What do you stand for?


What do you stand for? This week Muhammad Ali passed away. His life was an example of how the legacy we leave isn’t in the knocks we take, but in the stands we make. Here are Ali’s Top 10 stands:

Stand #1: He made a stand in 1954 when, as a 12 year-old Cassius Clay, his bike got stolen. He told the nearest policeman, Joe Martin, he wanted to “whup” the thief. Joe said “You better learn how to box first.” and then trained Cassius on how to box. Six weeks later, he won his first fight.

Stand #2: He made a stand in 1960, just six years later, by enduring his fear of flying to fly to Rome and win the light heavyweight Gold Medal at the Olympics.

Stand #3: He wore the medal everywhere he went but, several months after the Olympics, he made a stand when, after he was refused service from an all-white soda fountain counter, he threw his prized Olympic Gold Medal into the Ohio River (It was finally found, 54 years later in 2014 on the river’s banks during the “Annual Ohio River Sweep”)

Stand #4: He made a stand in 1965 for racial and religious freedom when, after causing a major upset in beating Sonny Liston to win the World Championship title, he embraced Islam and switching from his “slave name” Cassius Clay to his new Muslim name, Muhammad Ali.

Stand #5: He made a stand in 1967 against being sent to fight in the Vietnam War, saying “My conscience won’t let me go shoot my brother, or some darker people, some poor, hungry people in the mud, for big powerful America, and shoot them for what? They never called me nigger. They never lynched me. They didn’t put no dogs on me.”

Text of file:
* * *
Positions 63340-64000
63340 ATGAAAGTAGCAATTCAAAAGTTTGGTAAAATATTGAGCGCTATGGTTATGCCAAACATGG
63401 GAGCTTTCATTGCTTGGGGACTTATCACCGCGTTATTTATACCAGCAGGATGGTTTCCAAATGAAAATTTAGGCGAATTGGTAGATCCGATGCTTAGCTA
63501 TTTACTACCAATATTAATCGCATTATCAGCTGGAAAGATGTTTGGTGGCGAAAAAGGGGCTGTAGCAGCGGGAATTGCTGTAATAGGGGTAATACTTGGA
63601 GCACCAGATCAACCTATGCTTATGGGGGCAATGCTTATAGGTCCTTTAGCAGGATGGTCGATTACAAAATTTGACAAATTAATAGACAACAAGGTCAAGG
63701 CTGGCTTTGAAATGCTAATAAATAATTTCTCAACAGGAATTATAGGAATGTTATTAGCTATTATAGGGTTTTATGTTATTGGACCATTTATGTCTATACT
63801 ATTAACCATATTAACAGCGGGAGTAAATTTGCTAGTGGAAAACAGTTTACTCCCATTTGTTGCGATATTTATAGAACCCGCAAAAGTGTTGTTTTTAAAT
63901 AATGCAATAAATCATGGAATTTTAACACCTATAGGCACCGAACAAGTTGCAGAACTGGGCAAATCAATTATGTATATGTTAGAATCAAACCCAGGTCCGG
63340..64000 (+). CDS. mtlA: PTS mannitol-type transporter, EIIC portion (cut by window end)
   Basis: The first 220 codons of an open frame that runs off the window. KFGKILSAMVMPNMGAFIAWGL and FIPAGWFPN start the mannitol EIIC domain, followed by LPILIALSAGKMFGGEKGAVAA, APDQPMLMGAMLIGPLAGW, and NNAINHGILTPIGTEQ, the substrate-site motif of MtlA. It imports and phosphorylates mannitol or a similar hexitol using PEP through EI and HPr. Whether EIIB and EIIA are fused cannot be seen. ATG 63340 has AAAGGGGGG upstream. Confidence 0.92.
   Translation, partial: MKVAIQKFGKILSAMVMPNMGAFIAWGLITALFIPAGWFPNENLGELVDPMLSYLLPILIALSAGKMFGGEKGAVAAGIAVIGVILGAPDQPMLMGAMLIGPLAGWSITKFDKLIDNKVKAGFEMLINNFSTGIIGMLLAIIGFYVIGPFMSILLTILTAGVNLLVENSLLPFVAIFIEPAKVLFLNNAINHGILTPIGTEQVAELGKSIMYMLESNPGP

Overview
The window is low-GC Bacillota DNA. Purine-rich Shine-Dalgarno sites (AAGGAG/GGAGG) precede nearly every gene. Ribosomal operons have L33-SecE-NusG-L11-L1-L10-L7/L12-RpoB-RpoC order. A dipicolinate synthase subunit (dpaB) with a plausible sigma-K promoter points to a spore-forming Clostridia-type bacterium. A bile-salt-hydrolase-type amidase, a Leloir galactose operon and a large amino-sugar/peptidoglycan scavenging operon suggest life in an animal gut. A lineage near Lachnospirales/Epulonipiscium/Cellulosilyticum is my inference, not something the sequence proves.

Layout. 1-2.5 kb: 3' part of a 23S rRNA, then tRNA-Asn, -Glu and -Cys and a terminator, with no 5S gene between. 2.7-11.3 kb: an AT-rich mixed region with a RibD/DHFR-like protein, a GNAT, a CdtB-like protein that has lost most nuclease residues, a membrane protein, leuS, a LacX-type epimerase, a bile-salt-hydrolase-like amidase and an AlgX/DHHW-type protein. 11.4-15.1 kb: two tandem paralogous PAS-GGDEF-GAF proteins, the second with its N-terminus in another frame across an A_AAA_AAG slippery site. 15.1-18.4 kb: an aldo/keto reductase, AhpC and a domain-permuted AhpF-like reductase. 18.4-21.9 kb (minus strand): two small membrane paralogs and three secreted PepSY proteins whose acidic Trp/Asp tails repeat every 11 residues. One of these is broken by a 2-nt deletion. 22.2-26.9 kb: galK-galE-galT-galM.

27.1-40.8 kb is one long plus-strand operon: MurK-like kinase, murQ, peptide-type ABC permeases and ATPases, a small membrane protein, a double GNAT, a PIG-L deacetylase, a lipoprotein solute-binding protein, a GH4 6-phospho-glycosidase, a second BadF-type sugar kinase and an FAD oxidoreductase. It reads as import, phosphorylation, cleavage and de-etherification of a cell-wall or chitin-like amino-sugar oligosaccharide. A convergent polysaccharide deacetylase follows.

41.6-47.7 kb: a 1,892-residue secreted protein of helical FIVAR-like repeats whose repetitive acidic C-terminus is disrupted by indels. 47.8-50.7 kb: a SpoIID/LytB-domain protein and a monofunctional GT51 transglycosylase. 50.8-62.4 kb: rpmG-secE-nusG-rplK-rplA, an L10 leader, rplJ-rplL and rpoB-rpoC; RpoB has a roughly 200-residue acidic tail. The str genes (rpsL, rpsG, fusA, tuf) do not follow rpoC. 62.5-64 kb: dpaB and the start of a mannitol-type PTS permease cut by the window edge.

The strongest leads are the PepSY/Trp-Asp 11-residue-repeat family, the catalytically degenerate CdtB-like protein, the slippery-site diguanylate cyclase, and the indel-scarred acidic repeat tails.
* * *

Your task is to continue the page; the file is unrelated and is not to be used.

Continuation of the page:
Stand #6: He made a stand at an Army recruiting station a few months later, when he refused to step forward when his name was called. He said “You my opposer when I want freedom. You my opposer when I want justice. You my opposer when I want equality. You won’t even stand up for me in America for my religious beliefs and you want me to go somewhere and fight but you won’t even stand up for me here at home.”

Stand #7: He was banned from boxing for 3 years and was stripped of his World Title. He made a stand throughout the 3 years of his ban by visiting colleges and speaking out against the war and for racial justice. Then, in 1970 at the end of the ban, despite still having a 5 year jail sentence pending, he re-entered the ring and beat Jerry Quarry. The next year, after 4 years of appeals, the U.S. Supreme Court reversed his prison sentence.

Stand #8: He made a stand in 1974 against the stripping of his title by beating George Foreman in “The Rumble in the Jungle” in Zaire, winning back the World title.

Stand #9: He made a stand in 1984, after discovering he had Parkinson Disease, by setting up the Muhammad Ali Parkinson Centre, saying “Many fans wanted to build a museum to acknowledge my achievements. I wanted more than a building to house my memorabilia. I wanted a place that would inspire people to be the best that they could be at whatever they chose to do, and to encourage them to be respectful of one another.”

Stand #10: He made a stand for sport, despite his deterioration from Parkinson’s, and appeared at every Olympics to carry the Olympic flame through to 2012, where he was helped to his feet in the Stadium by his wife Lonnie, after no longer being able to carry the flame.

Sports Illustrated name him “Sportsman of the Century”. The BBC named him “Sports Personality of the Century.” When asked how he wanted to be remembered, he said “As a man who never sold out his people. But if that’s too much, then just a good boxer. I won’t even mind if you don’t mention how pretty I was.”

For me, I will remember Muhammad Ali like the Olympic flame he carried at every Olympics. As a never-ending light that is passed on from one person to the next, always standing, always shining.

“We become heroes when we stand up for what we believe in.” ~ Muhammad Ali


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